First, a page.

All forms of rational thinking are essentially science. Since rational thinking is our only means for getting at the truth of phenomena, the progress of science is an unalloyed good for the world. For the same reason, the humanities and the arts would be improved by taking a more scientific attitude, while philosophy and morality and aesthetics – again following on from the equation of rational thinking and science – should be subsumed under the rubric of science. Being founded and practiced upon rational bases, science can provide an objective grounding for judgments previously thought to be subjective. And when the humanities and arts (along with “philosophy and morality and aesthetics”), as above, are placed upon firm scientific ground, eventually we will understand the important questions of human life on a scientific basis.”

Even though I took more-or-less the entire core of the previous paragraph verbatim from Sean’s own points 2-7 rather than formulating it in my own words, it forms a definition of scientism that isn’t half bad, I would say. In a second post I will try to show the blindspot in this view, and some of the ways in which it is very dangerous.

guess the movie – answer beneath the still

Click to enlarge. (If you’ve seen the movie you will probably get it.)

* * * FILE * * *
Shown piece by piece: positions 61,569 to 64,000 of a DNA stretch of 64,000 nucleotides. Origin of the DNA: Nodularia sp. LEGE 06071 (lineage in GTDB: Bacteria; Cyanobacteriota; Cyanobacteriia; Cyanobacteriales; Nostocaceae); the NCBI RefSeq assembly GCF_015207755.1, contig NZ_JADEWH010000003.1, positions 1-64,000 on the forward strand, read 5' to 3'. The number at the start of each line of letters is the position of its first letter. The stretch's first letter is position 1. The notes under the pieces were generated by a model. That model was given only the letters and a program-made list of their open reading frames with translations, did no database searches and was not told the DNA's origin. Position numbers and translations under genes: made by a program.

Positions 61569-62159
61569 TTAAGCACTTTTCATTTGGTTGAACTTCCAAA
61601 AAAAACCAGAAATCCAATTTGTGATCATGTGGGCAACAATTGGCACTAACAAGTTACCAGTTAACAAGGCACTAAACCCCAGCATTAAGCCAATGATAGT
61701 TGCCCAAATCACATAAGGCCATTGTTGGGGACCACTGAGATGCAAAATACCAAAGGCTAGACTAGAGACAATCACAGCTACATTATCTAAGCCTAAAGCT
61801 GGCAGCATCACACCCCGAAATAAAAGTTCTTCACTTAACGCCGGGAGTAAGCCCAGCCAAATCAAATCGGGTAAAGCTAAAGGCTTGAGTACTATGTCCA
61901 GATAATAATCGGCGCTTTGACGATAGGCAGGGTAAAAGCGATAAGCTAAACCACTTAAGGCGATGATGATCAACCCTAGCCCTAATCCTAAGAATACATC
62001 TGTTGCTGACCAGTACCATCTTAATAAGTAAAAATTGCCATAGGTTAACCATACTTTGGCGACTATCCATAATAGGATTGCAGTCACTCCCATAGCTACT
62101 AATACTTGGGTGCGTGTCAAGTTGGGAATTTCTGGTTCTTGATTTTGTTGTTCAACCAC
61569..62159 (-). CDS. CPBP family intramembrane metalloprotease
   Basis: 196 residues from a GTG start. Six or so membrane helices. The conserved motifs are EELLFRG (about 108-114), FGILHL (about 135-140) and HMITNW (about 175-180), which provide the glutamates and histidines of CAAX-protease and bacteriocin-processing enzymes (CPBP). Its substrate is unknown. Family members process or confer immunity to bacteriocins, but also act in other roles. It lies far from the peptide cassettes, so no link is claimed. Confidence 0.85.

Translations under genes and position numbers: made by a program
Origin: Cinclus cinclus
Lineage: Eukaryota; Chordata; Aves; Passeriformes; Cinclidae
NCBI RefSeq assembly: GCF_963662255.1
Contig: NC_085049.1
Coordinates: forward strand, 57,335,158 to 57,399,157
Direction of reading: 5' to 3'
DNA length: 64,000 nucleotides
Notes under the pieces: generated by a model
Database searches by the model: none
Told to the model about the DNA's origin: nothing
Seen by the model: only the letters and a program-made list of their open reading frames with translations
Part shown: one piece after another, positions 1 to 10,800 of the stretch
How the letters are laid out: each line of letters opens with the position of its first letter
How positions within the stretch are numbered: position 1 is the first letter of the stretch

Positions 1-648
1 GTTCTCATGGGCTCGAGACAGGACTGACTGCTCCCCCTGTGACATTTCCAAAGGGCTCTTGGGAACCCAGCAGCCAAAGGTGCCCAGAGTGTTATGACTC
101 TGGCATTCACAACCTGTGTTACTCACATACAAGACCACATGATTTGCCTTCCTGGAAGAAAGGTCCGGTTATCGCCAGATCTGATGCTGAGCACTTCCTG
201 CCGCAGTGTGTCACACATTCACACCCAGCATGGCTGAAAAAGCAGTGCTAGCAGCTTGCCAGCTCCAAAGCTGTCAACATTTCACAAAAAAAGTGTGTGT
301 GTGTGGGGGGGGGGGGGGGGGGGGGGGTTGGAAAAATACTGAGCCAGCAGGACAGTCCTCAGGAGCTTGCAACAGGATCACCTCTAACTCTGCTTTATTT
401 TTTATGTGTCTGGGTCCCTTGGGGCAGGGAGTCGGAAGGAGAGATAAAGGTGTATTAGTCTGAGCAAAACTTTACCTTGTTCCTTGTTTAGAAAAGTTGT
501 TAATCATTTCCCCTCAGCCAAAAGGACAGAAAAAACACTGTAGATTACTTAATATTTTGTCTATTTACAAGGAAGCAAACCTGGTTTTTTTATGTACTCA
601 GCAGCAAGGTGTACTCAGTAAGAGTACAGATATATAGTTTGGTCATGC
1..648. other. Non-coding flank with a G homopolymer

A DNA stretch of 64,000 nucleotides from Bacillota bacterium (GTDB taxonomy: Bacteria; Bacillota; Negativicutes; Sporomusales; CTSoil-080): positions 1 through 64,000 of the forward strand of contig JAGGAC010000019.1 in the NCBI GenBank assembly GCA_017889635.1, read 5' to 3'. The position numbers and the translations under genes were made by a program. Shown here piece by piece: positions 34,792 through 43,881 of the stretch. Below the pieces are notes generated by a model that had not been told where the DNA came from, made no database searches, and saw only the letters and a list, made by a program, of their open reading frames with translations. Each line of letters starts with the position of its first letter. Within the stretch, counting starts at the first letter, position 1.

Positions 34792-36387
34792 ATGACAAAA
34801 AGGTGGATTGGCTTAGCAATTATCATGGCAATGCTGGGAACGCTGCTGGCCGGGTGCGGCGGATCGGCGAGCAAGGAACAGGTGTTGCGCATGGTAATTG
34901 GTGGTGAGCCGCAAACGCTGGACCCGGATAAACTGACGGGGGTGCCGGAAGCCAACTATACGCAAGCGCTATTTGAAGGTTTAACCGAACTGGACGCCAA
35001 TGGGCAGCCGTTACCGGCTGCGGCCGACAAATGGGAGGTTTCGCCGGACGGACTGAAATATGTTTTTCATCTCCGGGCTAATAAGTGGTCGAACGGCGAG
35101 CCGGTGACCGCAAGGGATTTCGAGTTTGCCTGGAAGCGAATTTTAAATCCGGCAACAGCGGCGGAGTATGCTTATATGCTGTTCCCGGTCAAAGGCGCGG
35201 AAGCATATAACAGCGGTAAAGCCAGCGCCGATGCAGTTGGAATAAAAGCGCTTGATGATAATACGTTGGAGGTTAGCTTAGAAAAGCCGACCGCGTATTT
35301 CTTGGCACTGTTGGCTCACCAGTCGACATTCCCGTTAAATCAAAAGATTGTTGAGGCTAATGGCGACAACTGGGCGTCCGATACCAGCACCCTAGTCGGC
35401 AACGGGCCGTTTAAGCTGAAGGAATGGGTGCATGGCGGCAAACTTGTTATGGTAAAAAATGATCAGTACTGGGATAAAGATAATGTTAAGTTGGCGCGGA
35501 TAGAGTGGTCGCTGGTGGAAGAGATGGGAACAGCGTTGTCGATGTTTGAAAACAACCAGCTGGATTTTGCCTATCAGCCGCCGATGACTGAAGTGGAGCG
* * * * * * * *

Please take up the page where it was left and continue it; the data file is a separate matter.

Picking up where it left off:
cymbals, eventually

Correct: it’s from Alfred Hitchcock’s The Man Who Knew Too Much (the 1956 version). Not one of the great Hitch films, but it has its moments. I like the beginning of the scene in Ambrose Chapel, ie the congregants singing what is surely the most dreadful hymn ever written – a minor-keyed dirge vacantly rendered with all the gusto Calvinist life-hatred can summon, in a church completely devoid of color, furnishings, display. Knowing Hitchcock, surely staged for humor? Either way, it made me laugh.

As for that terribly exciting cymbals part you see – yes, something is destined to happen in that final bar…

the power of simple gestures

A week or so ago I returned to my car in the parking garage downtown to find a little yellow flower tucked in behind the windshield wipers. Startled, I glanced up the rows on each side to see if other cars had been recipients. None had, so my first assumption was that someone I knew had made the gift. But then I realized that currently almost no one would recognize my newishly-purchased car, either by exact model or certainly by license plate number, and the one person who might – namely my landlord, who lives upstairs – is not someone I can imagine doing a thing like that.